The beta version of FoodGPT was launched in mid-July, after three months of development.
“Tons of data are being generated online on a regular basis, making it very difficult for companies to analyse, classify and extract relevant actionable information in real-time. With generative AI, the technology has matured enough to build a solution specifically designed for the F&B industry to bridge the gaps in current innovation methods.
“FoodGPT has been trained on a dataset comprising billions of consumer data points from 24 countries and across 16 different languages. By analysing data in native languages, FoodGPT ensures more precise and accurate answers to user queries. This is critical because F&B consumption is driven by local preferences,” Somsubhra Gan Choudhuri, co-founder and CEO of Ai Palette, told FoodNavigator-Asia.
The array of data are obtained from diverse sources, including social media websites, search engine data, restaurant menus, and retail e-commerce platforms.
“FoodGPT incorporates real-time data to tackle complex business questions, eliminating the need to navigate numerous platforms and sources to find answers. Users can simply ask questions in plain English, and the tool’s in-depth understanding of both language and the sector allows it to provide insightful responses.”
According to Choudhuri, the new tool has already been engaged by several F&B companies, including “prominent global snacks brands”.
While there are existing systems such as ChefGPT and TasteGPT that are able to perform recipe creation and related tasks, Ai Palette believes that FoodGPT differentiates itself due to several factors.
“For one, the extensive dataset is the largest of its kind in the industry. Furthermore, the tool has the ability to seamlessly integrate with a company’s data system — it can easily be deployed on any company’s data to offer insights tailored to specific businesses.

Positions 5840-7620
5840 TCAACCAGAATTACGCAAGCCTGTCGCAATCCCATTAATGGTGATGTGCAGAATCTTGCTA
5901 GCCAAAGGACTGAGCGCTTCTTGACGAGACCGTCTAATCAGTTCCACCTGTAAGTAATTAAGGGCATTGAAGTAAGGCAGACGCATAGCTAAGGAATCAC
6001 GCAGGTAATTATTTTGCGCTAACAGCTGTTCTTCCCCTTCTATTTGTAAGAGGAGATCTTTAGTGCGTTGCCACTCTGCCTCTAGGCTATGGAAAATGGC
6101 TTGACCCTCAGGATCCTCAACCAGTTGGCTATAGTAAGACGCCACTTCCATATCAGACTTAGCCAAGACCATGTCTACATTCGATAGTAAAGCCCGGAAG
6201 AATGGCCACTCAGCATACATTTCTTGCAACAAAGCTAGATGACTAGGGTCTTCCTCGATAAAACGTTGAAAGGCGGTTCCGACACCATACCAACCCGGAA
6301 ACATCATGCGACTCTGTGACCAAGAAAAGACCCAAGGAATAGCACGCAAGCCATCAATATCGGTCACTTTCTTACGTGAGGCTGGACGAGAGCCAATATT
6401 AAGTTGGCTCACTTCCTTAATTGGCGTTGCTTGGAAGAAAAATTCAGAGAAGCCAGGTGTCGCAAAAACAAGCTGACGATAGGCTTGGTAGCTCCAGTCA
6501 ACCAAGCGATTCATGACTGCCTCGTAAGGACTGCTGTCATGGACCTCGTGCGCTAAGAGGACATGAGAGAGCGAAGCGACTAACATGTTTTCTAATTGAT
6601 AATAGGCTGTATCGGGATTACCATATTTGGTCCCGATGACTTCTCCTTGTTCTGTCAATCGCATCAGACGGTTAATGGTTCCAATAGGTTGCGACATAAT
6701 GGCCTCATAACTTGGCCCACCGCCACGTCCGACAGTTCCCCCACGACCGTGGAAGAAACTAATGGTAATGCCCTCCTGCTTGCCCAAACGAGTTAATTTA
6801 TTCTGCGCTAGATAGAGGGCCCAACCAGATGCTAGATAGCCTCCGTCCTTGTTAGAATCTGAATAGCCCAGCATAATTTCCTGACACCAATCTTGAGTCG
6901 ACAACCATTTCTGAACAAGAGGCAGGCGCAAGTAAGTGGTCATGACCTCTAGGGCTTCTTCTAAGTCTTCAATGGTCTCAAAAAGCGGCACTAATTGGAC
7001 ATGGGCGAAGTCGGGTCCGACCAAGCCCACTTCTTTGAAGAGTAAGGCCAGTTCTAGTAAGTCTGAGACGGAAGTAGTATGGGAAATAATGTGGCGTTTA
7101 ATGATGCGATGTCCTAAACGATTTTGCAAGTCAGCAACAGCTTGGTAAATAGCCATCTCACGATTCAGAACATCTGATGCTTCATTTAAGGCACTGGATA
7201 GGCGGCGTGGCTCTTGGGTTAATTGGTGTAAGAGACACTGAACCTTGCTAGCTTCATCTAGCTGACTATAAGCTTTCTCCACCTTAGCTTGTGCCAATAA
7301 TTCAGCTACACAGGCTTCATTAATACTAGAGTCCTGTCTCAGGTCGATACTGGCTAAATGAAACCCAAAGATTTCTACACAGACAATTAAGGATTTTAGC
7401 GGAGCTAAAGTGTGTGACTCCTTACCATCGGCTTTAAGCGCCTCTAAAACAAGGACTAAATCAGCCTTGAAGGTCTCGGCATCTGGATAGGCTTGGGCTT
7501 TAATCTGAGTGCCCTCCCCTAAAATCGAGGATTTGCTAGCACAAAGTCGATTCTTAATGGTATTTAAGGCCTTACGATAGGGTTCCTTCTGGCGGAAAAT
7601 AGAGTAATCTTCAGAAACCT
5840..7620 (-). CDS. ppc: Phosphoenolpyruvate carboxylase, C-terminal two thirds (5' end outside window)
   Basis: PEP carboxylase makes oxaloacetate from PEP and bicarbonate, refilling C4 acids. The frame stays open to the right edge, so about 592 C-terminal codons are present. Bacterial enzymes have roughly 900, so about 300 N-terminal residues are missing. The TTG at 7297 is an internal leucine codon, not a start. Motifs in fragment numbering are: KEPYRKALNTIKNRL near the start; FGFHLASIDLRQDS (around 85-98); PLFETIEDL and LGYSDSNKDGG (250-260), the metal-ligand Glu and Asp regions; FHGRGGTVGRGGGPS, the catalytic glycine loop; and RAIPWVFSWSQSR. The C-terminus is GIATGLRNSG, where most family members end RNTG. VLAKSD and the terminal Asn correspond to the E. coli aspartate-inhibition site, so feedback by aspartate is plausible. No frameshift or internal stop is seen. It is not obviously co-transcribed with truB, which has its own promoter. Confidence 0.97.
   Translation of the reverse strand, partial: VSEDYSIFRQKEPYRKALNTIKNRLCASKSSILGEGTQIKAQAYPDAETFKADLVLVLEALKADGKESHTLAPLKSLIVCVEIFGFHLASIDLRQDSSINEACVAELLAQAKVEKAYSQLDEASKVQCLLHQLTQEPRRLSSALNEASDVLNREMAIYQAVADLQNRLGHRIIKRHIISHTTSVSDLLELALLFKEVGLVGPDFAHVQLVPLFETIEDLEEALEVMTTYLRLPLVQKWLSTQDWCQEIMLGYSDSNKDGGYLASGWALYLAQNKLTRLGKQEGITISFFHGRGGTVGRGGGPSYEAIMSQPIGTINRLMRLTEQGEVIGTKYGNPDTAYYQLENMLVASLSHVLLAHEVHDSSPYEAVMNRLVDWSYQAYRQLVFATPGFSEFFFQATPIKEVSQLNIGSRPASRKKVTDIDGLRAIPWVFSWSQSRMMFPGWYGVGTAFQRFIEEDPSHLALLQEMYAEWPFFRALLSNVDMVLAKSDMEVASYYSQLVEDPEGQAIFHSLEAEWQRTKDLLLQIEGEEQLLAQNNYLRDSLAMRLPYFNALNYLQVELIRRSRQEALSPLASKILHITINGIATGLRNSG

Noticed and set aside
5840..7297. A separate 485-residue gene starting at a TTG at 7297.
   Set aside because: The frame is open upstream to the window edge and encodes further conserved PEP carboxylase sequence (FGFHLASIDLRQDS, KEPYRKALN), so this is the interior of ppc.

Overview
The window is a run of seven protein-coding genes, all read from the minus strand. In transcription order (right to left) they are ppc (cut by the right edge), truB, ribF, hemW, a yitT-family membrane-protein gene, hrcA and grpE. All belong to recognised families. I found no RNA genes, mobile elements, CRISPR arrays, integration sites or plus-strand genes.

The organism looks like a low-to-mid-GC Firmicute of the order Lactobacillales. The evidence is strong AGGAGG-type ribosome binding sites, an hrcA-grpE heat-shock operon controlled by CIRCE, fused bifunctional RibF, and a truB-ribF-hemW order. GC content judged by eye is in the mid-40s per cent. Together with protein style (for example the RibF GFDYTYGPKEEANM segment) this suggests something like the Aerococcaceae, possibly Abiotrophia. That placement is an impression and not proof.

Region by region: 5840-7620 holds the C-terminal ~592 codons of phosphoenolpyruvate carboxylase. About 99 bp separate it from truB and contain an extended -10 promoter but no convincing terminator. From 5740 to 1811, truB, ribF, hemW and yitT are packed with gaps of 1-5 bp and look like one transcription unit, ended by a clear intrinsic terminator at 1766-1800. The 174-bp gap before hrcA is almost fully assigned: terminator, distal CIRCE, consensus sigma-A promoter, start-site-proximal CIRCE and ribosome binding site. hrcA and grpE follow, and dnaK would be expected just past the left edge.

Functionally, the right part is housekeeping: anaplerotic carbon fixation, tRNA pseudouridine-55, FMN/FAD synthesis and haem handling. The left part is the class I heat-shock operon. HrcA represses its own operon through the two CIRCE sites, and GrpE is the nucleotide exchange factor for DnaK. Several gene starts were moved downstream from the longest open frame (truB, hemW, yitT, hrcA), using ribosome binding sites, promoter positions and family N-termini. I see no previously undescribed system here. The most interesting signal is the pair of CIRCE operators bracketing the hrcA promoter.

Users can choose to either utilise the data available on Ai Palette or integrate their own customer data with the platform’s.
Ai Palette believes that AI “will revolutionise the entire product development process” in the F&B industry.
“Imagine a world where insights can swiftly translate into small-scale production within a single day. For instance, a chocolate company can utilise generative AI to identify top consumer trends and preferences, generate a product concept and develop the formula immediately, then use a 3D printer to create a prototype on the spot.
“If the taste of the prototype meets their expectations, they can promptly proceed to small-scale production, where robots efficiently manufacture a batch of the product. This transformation will happen in the not-so-distant future.”
Apart from greater efficiency, these improvements throughout the product innovation cycle could potentially bring about optimised production facilities, improved consumer targeting, and more fruitful product launches.
“With the help of AI, we can go from obtaining insights to creating validated concepts at the click of a few buttons. By leveraging data-backed hypotheses, our tools aim to save time and enhance the success rate of new product launches significantly,” Choudhuri reiterated.